The Power of Prototyping
Sep 05, 2013 - Elliott Draper
Recently I’ve been spending some time prototyping different game ideas. Partly this was so that I could get to grip with a wide variety of features of Unity - different types of game prototypes have lent themselves to me learning and polishing my knowledge on different areas of the engine. But also, it’s a great way to quickly identify the ideas that work, and the ideas that don’t.
What’s so great about prototyping then? You’re still building games, perhaps smaller versions to test out, but it takes time, and you still need to decide which idea to work on first. That means working out which one you think might be most enjoyable to play. The difference is though that when you’re prototyping you are quite often using temporary or transient placeholders for the majority of the structure of the game. The aim is to do the minimum amount possible in order to be able to play your idea, to test to see if it works, and to see if it is fun. That means that in terms of art and design assets, you can look to use stock assets, or temporary art. In terms of code, you can treat it very much as a hackday - use a game jam mentality, where you want to get the mechanics for the game up and running as quickly as possible, and you can look to extract the logic and tidy things up later if you pursue the idea.
Constraints are good
Speaking of game jams and hackdays, quite often constraints like that fuel creativity. Ordinarily, most of us are probably used to writing code in the nicest, cleanest way possible, and building assets in a way that makes them easy-to-use, re-usable, and flexible. But the constraints of a time limited game jam or hackday means that we’re free to forget some of those things, and instead just let our creativity flow. We know that the end result is simply a playable validation (hopefully!) of our idea, rather than a shippable product (even if you do actually put it online so people can play it), so we can cut a few corners to test our theories, and then simply revisit and improve those things if we decide to pursue it.
From prototype to finished product
In fact, if we do decide to turn a prototype in to a real game we want to ship, we might well end up rewriting or rebuilding most of it. A prototype by definition is an experimental, primitive model on which something else is based, most often made out of placeholder parts. It is designed to test the theory behind a product in practice, and to help build specifications for then making the real product. Our prototype therefore serves a purpose not just in establishing if our idea is any good, but also, if it is, in setting out how we want to build the real deal - but this doesn’t mean getting things right on the first go. It might be that during the prototype construction, we stumbled upon some pretty neat solutions that we’ll want to keep - or it might be that we know we have the right idea, but it can be built better, and the prototype shows us the things we should be doing differently and improving. In terms of code, that might equate to making it more performant and smarter, and in terms of art that might be making something more detailed and more intricate, or even throwing it out entirely and changing the style while keeping the mechanics. Either way, a prototype paves the way for success - and the ones that don’t make it, we can be safe in the knowledge that we didn’t spend ages figuring out that they won’t work!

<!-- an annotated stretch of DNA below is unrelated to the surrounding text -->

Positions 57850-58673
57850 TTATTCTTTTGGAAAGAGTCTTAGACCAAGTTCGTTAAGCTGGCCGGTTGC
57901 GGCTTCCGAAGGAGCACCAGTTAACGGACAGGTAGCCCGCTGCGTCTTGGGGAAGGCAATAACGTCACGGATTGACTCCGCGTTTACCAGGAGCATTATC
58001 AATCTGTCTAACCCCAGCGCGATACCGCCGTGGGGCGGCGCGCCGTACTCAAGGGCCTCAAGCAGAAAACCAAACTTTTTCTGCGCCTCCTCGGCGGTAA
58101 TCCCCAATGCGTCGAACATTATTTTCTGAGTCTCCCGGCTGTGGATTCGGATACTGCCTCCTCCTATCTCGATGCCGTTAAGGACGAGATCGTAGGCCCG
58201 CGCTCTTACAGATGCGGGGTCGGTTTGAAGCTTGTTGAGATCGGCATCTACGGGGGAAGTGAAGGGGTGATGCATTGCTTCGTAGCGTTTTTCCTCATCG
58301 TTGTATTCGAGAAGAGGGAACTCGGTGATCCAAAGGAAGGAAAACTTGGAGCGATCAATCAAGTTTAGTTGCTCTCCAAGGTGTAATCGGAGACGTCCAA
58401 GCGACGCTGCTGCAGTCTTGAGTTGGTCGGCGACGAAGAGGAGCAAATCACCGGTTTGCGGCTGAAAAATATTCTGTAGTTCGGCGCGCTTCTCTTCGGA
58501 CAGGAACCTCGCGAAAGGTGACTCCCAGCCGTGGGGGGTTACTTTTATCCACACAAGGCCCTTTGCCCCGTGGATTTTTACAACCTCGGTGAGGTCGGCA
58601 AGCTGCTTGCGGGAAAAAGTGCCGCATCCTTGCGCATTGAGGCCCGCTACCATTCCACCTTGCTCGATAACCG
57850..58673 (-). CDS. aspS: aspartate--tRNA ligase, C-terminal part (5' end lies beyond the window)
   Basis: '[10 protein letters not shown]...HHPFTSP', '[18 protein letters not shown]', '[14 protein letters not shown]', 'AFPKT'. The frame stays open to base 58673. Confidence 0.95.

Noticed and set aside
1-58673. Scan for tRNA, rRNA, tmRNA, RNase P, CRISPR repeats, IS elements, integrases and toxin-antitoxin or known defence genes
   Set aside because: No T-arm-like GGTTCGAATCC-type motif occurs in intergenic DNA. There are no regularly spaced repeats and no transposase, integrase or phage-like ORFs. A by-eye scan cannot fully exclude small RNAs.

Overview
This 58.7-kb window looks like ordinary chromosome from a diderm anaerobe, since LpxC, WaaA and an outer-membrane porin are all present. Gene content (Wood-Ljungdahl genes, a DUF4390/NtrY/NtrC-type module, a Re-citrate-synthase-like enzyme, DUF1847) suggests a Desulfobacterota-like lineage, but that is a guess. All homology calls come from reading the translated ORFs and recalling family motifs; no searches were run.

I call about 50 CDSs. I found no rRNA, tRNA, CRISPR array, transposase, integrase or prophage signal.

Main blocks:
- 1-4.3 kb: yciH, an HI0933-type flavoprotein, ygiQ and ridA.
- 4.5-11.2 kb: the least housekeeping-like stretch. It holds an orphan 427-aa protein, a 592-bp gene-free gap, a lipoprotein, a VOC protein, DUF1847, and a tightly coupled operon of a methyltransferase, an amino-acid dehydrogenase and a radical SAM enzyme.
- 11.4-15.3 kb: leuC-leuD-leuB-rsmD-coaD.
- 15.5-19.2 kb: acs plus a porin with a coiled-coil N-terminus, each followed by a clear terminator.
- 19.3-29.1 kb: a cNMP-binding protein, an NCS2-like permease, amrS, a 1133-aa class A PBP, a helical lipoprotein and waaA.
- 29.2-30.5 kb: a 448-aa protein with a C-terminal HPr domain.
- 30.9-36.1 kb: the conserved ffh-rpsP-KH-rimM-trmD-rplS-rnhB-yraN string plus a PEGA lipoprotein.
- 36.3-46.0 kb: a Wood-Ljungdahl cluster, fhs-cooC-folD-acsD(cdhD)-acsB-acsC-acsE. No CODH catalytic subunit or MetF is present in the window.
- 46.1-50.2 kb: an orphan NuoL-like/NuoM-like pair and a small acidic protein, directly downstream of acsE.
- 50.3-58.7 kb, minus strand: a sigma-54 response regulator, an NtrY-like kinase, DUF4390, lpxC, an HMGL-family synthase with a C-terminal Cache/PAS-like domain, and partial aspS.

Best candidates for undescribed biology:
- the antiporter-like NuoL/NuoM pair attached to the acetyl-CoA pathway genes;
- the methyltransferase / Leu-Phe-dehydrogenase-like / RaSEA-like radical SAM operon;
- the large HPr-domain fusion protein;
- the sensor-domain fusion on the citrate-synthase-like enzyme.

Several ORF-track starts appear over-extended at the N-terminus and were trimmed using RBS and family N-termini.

One other thing about prototypes is that you can get the idea that’s in your head out there and into a playable form much quicker, as we’re all probably guilty of thinking up ideas but then not implementing them in any form to test them out. After the prototype is finished, then you can even forget about it for a bit - you could work on another project, and just let the ideas that you’ve put into practice stew for a while, to see if time makes it better or worse. It’s fairly natural for us to think that something new is better, because it’s fresh, and it’s our most recent work. Time helps to level that playing field, and then you can revisit your prototype with a more even handed and impartial view on things, determined to root out what works, and replace what doesn’t. It might even be that you decide not to pursue it - but perhaps there is something in the prototype that you can keep and carry over to another project. If not, then you’ve almost certainly grown and taught yourself something in the process at least, so usually there is always something to be gained from knocking together a prototype!
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